|Today Google announced the beta for Google Workspace Client-side encryption, which is available to Google Workspace Enterprise Plus and Google Workspace Education Plus customers.
The beta will be available for Google Drive, Docs, Sheets, and Slides, with support for all file types in Drive including Office files, PDFs, and more. Google is committed to a roadmap that enables Client-side encryption across Google Workspace, including Gmail, Meet, and Calendar.
Support for Google Meet is coming in the fall. Follow the Google Workspace Updates blog to learn when that’s available.
The beta will start rolling out in the next few weeks, but eligible customers can now apply for the beta here.
Why it’s important
Google Workspace already uses the latest cryptographic standards to encrypt all data at rest and in transit between its facilities. But with Client-side encryption, Google taking this a step further by giving customers direct control of encryption keys and the identity provider used to access those keys. This can help you strengthen the confidentiality of your data while helping to address a broad range of data sovereignty and compliance needs.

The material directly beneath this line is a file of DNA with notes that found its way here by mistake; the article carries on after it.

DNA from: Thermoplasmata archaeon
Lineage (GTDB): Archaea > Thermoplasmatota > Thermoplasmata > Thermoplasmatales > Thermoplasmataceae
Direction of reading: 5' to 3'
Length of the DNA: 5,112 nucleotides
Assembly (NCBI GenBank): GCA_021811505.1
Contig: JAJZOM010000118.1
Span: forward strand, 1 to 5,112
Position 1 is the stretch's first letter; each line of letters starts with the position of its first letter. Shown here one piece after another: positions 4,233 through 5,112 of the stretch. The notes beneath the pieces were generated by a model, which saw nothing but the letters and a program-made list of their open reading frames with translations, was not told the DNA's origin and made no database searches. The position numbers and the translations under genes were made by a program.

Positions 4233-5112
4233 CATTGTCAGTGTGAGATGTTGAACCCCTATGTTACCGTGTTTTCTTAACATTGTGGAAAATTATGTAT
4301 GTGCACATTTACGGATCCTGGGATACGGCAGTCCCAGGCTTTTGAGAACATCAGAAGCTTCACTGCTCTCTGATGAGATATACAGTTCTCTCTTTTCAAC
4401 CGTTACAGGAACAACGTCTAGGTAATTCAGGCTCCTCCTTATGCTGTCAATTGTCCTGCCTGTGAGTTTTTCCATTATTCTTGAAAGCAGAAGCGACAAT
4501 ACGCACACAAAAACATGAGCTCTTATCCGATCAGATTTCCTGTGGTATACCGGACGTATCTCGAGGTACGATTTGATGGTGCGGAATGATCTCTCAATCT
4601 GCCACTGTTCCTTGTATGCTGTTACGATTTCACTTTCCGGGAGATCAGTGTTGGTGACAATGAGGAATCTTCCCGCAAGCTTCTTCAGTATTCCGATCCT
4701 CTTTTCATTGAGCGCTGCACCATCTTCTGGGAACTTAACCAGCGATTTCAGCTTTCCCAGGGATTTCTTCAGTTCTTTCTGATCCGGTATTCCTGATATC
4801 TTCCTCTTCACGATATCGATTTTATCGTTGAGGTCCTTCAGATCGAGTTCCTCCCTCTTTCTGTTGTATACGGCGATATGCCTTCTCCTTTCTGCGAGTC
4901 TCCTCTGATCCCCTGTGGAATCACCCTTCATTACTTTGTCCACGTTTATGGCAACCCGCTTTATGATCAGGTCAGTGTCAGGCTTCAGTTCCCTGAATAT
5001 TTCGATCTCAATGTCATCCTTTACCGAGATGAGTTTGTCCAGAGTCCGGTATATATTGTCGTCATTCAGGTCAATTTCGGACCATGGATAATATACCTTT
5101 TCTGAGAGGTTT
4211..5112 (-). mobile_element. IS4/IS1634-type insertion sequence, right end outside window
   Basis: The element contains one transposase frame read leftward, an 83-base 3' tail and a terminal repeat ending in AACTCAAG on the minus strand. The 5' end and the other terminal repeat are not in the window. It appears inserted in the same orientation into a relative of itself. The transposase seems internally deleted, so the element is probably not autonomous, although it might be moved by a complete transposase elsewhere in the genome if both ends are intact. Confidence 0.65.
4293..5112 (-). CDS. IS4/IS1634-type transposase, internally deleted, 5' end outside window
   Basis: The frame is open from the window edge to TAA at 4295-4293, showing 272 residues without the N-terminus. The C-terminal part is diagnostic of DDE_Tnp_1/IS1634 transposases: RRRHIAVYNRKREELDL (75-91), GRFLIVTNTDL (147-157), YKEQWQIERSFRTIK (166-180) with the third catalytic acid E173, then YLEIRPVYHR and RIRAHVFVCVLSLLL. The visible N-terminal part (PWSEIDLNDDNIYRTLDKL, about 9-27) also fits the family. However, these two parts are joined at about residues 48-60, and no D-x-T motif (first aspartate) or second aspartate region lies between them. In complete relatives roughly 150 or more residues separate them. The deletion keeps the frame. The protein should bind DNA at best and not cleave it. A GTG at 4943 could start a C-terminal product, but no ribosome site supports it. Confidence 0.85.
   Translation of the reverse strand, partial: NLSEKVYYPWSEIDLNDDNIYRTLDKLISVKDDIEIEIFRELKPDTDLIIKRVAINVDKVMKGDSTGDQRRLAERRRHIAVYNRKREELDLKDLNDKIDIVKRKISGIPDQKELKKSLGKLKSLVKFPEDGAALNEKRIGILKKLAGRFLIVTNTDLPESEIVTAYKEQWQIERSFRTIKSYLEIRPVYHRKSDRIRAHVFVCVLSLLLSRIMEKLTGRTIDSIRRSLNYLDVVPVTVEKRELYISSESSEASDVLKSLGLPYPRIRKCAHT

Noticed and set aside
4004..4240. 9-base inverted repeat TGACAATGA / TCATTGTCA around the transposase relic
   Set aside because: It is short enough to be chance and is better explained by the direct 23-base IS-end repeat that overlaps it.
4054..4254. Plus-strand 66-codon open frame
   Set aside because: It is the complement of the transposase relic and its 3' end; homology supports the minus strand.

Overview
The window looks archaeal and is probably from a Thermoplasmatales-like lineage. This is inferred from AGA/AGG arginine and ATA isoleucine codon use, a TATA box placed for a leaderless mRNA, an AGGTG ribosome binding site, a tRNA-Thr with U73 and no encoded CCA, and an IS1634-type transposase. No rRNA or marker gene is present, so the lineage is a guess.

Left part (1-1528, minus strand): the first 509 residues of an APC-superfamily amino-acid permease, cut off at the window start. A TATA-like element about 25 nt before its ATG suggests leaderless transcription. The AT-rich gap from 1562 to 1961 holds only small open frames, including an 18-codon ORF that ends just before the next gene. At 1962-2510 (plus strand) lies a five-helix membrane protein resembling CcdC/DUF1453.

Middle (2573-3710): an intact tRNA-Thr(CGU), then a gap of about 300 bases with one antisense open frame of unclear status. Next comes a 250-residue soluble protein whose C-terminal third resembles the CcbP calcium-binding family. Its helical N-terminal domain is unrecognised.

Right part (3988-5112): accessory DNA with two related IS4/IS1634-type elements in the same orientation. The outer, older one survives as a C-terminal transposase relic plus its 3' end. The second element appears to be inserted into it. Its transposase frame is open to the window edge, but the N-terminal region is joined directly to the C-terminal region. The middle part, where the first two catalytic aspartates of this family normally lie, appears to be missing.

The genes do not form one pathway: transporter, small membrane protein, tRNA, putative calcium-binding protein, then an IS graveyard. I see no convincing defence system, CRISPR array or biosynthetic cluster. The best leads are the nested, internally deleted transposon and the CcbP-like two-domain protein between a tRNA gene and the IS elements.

When using Client-side encryption, customer data is indecipherable to Google. Customers can create a fundamentally stronger privacy posture, whether that’s to comply with regulations like ITAR and CJIS or simply to better protect the privacy of their confidential data
To enable Client-side encryption, you’ll choose a key access service partner: Flowcrypt, Futurex, Thales, or Virtru. Each of these partners have built tools in accordance with Google’s specifications and provide both key management and access control capabilities.
Your partner of choice holds the key to decode encrypted Google Workspace files, and Google cannot access or decipher these files without this key. If you prefer to build or integrate your own in-house key services, Google will be publishing the key access service API specifications that can be used with Client-side encryption later this year.